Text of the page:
Juan the Bear and the Water of Life: La Acequia de Juan del Osoby Enrique R. Lamadrid, Juan Estevan Arellano, Amy Córdova, Genaro M. Padilla, Erlinda Gonzales-Berry
La Acequia del Rito y la Sierra in the Mora Valley is the highest and most famous traditional irrigation system in New Mexico. It carries water up and over a mountain ridge and across a sub-continental divide, from the tributaries of the Río Grande to the immense watershed of the Mora, Canadian, Arkansas, and Mississippi Rivers. The names and stories of
La Acequia del Rito y la Sierra in the Mora Valley is the highest and most famous traditional irrigation system in New Mexico. It carries water up and over a mountain ridge and across a sub-continental divide, from the tributaries of the Río Grande to the immense watershed of the Mora, Canadian, Arkansas, and Mississippi Rivers. The names and stories of those who created this acequia to sustain their communities have mostly been lost and replaced by myths and legends. Now, when children ask, some parents attribute the task of moving mountains and changing the course of rivers to Juan del Oso, the stouthearted man whose father was a bear. From the mountains of northern Spain to the Andes in South America, Spanish-speaking people have told ancient legends of Juan del Oso and his friends. In this children's tale, agriculturalist Juan Estevan Arellano and folklorist Enrique Lamadrid share a unique version of a celebrated story that has been told in northern New Mexico for centuries.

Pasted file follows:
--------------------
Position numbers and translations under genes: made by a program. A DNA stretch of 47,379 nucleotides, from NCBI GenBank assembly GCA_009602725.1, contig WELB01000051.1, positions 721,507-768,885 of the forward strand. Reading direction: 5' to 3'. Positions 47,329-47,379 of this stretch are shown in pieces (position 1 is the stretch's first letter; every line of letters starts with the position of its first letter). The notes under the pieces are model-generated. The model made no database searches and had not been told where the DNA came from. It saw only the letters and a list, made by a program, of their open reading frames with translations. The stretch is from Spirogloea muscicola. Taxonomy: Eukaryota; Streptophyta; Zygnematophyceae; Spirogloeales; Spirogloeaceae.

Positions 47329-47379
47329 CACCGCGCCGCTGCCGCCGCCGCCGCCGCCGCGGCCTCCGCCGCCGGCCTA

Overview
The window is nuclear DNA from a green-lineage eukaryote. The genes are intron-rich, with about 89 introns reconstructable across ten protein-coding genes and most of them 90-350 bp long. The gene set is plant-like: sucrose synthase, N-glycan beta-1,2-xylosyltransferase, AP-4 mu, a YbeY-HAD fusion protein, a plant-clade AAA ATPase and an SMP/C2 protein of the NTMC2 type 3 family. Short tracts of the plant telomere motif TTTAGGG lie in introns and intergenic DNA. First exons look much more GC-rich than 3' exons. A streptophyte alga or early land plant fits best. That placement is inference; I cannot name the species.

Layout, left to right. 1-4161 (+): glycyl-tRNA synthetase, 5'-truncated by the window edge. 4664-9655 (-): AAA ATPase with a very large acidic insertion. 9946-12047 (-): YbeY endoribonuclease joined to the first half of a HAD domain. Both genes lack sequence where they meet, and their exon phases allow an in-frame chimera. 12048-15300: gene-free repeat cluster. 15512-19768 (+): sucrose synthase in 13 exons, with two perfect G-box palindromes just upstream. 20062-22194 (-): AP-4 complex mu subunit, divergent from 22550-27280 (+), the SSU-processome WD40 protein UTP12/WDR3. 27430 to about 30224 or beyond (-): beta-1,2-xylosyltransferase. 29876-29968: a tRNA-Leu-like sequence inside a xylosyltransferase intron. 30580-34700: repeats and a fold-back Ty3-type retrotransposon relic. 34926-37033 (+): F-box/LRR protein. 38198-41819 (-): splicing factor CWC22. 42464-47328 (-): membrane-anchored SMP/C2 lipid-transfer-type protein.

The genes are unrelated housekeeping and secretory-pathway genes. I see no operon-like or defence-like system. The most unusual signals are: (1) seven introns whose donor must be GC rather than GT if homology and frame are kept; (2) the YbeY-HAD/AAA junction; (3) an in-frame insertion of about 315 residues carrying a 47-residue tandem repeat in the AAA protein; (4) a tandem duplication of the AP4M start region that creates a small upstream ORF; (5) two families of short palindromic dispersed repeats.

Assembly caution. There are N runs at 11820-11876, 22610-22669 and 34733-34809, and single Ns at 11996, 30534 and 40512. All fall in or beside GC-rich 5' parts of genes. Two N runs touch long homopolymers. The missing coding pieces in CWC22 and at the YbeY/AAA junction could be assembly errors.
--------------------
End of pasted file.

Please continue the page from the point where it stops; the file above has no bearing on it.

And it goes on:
Reading level: ages 10 and up
According to New Mexican folklore, the region's acequias , or irrigation canals, were created by Juan del Oso, the product of an unusual union between a woman and a curious, gentle bear. Their son's supernatural strength let him move mountains and redirect rivers so the Southwestern deserts could blossom. The English and Spanish versions of this engaging tall tale sit side by side. Córdova's bold colors and brushstrokes evoke the rustic folk-art styles of the Southwest. Insets on some pages of text highlight an image from the narrative and the illustrations opposite, giving readers visual cues about important ideas in the story. This book may resonate most strongly among Latino families with roots in Mexico and the American Southwest. However, children of all ethnic backgrounds will enjoy this story about animals with human characteristics. A prologue explains the region's unique history and legends. The glossary is especially noteworthy because it identifies certain expressions in the text as Southwestern regionalisms. A good choice for public libraries that serve bicultural families, and for school libraries where folklore is part of the curriculum.-Mary Landrum, Lexington Public Library, KY
- University of New Mexico Press
- Publication date:
- Paso Por Aqui Series in the Nuevomexicano Literary Heritage
- Edition description:
- Bilingual Edition
- Product dimensions:
- 8.60(w) x 11.20(h) x 0.40(d)
- Age Range:
- 7 - 10 Years
Meet the Author
Enrique R. Lamadrid is a literary folklorist and cultural historian in the University of New Mexico's Department of Spanish and Portuguese.
Juan Estevan Arellano, a native of Embudo, New Mexico, is a poet, artist, writer, and agronomist. He is an expert in traditional Spanish/Moorish agriculture and the sustaining of traditional crops originally brought to New Mexico from Europe and Central Mexico.
Amy Cordova lives in Taos, New Mexico, and is a longtime artist and educator. She has illustrated many children's books and has won several awards for illustration, including the ALA Pura Belpró Award.
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